Constructing network models (often unconciously as sketches) is usually the first step in the conceptual part of the scientific process. This is due to the fact that any system can be dissected into components and the relations the components have with each other. But such models need to be verfied on the base of experimental data. It is clear that there is a hidden relationship between the conceptual network framework and the way data are created or processed. On this day we like to discuss relationships between graphical models as used in statistics, parameter estimation methods and non-linear dynamical processes defined on networks. The day is closely related to a previous symposium workshop: Information extraction from complex data sets, (INF).
10:00am - 10:15am Welcome Tea & Coffee, Mathematics Common Room.
10:15am - 12:30am
Chris Ladroue Warwick) - Recent extensions of Granger Causality for network inference, 45min
David Gilbert (Brunel) - Model checking and its use in network inference, 45min
Sach Mukherjee (Warwick) - Probabilistic network models in cancer biology, 45min
12:30am - 1:30pm Lunch Break, Mathematics Common Room.
1:30pm - 3:00pm
Guido Sanguinetti (Sheffield) - Switching Regulatory Models of Cellular Stress Reaction, 45 min
Ed Morissey (Warwick) - Inferring gene regulatory network topology using a non linear sparse Dynamic Bayesian Network model, 45min
3:00pm - 3:30pm Tea Break, Mathematics Common Room.
3:30pm - 4:30pm
Jim Smith (Warwick) - Network Inference, 45min
Discussion on network inference
Model checking and its use in network inference
by David Gilbert
We describe how model checking can be used in Systems Biology and also Synthetic Biology to aid the analysis and construction of models of biological systems, as well as to help guide the design of the synthetic systems.
We illustrate this tutorial by reference to the simulative MC2 Model Checker which operates over properties written in Probabilistic Linear-time Temporal Logic with numerical constraints (PLTLc), and which can handle descriptions ranging from highly qualitative to fully quantitative.
We also introduce the concept of Model Engineering, which is a systematic approach for designing, constructing and analyzing computational models of biological systems, and takes some inspiration from efficient software engineering strategies.
Special thanks to Robin Donaldson, University of Glasgow, who developed the MC2 model checker (www.brc.dcs.gla.ac.uk/software/mc2/ and created the MC2 model checking slides in this presentation.
Probabilistic network models in cancer biology
by Sach Mukerjee
Networks of proteins called “signalling networks” play a key role in the control of diverse cellular processes; their aberrant functioning is heavily implicated in many diseases, including cancer. Aberrations in cancer cells are thought to perturb the normal connectivity of these networks, with important biological and therapeutic implications. Yet tumour-specific signalling connectivity remains poorly understood, especially at the level of relevant post-translational protein modifications. Modern high-throughput proteomic technologies are now able to make measurements on components of these systems, and can, in principle, shed light on a variety of open questions concerning signalling in cancer. I will discuss approaches for interpreting these data, in particular how a class of stochastic models known as “probabilistic graphical models” can be used to integrate biochemical data and prior knowledge of signalling biology to facilitate the discovery process.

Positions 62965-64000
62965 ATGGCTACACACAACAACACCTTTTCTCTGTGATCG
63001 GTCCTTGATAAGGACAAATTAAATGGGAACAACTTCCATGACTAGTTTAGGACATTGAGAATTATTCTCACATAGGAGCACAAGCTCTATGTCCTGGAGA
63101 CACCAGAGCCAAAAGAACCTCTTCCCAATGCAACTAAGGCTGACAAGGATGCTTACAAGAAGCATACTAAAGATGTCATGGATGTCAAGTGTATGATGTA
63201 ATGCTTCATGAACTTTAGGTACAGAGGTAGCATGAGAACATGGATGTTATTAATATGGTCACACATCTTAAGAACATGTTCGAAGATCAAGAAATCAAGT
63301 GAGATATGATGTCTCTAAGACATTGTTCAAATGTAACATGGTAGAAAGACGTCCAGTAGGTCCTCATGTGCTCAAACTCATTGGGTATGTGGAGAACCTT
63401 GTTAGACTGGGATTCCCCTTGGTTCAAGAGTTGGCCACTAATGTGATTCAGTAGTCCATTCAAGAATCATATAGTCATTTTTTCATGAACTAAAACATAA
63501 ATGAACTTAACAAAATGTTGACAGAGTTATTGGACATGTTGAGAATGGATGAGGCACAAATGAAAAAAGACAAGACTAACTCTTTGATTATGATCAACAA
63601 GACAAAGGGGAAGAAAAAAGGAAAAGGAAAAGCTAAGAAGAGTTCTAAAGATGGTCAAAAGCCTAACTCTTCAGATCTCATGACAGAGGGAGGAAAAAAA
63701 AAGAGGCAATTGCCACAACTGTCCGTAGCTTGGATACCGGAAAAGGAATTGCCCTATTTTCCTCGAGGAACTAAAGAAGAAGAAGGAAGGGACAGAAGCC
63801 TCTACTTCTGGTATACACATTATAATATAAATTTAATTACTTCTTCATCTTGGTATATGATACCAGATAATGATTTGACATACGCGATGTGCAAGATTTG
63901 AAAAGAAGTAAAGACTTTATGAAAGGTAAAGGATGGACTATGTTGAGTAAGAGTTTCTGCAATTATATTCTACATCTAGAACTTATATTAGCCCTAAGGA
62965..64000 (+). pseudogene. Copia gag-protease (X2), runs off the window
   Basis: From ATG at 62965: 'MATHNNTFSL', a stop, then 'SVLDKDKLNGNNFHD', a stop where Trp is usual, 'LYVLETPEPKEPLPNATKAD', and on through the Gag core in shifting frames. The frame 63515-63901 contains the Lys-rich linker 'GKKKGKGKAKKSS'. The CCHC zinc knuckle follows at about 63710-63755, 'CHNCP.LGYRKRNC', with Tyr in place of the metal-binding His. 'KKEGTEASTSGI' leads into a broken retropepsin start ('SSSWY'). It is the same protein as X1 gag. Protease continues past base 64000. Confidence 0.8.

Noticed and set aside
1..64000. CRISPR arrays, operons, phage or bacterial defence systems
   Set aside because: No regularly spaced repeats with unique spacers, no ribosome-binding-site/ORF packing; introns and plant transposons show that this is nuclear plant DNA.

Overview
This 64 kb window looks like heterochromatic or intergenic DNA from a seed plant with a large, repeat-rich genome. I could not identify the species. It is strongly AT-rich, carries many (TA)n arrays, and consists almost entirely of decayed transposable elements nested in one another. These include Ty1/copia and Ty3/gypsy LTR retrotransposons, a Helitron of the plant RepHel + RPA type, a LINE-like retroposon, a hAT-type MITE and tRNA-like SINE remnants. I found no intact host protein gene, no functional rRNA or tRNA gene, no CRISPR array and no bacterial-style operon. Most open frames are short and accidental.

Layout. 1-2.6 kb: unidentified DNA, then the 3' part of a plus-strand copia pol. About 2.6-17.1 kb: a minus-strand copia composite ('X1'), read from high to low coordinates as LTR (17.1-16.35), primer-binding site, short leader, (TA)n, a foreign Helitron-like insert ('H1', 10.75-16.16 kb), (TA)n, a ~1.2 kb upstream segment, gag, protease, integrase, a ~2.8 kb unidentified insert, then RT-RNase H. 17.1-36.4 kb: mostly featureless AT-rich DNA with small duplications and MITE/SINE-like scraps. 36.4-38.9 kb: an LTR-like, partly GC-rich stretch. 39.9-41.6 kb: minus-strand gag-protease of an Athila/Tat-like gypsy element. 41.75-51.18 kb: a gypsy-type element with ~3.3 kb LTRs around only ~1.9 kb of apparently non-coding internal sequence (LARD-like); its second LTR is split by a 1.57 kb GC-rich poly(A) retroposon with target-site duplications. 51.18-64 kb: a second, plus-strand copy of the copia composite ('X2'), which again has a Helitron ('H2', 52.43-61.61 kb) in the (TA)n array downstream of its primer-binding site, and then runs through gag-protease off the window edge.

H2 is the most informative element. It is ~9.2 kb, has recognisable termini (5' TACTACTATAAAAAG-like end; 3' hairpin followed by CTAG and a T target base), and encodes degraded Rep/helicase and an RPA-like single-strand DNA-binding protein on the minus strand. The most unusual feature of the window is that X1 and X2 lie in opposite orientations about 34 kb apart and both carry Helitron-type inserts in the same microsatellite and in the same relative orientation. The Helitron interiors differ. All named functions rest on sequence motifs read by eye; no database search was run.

Switching Regulatory Models of Cellular Stress Reaction
by Guido Sanguinetti
Abstract: We present a novel approach to inferring transcription factor (TF) activities and kinetic rates in transcriptional networks from mRNA expression time courses. Within a Bayesian framework, we place a switching stochastic process prior on the TF activity profile, and derive a likelihood from the ODEs governing mRNA transcription. We use a variational inference approach that allows us to determine both the posterior TF process and the kinetic parameters (production/ decay rates). More importantly, we show that, given sufficient data and some partial information about the connectivity of the transcriptional network, the method is capable of handling the situation when transcription is governed by a set of non-linearly interacting TFs.
Inferring gene regulatory network topology using a non linear sparse Dynamic Bayesian Network model
by Ed Morissey
Abstract: It is a well known fact that genes do not act alone, rather they form part of complex interacting
networks. Specialised genes called transcription factors codify proteins that drive the dynamics
of other genes, these in turn codify proteins that perform a number of essential functions (DNA repair,
signalling molecules, ...). Depending on the structure of these networks, certain behaviour can emerge
such as oscillating gene expression dynamics, switch-like behaviour, etc. Although all this is known, currently
few networks are fully characterised. Given that we can measure the activity of these genes, the challenge is
to try to predict the structure of the network from the gene activity.
Several methods have been put forward, most of them relying on a linear approximation to explain the
relation between genes. Although this approximation strikes a good balance between complexity/accuracy,
thanks to molecular modeling we know that these interactions are better represented by non linear
We propose a fully Bayesian semi-parametric model, based on penalised splines. The model is compared to
the equivalent linear model with a number of synthetic and real examples.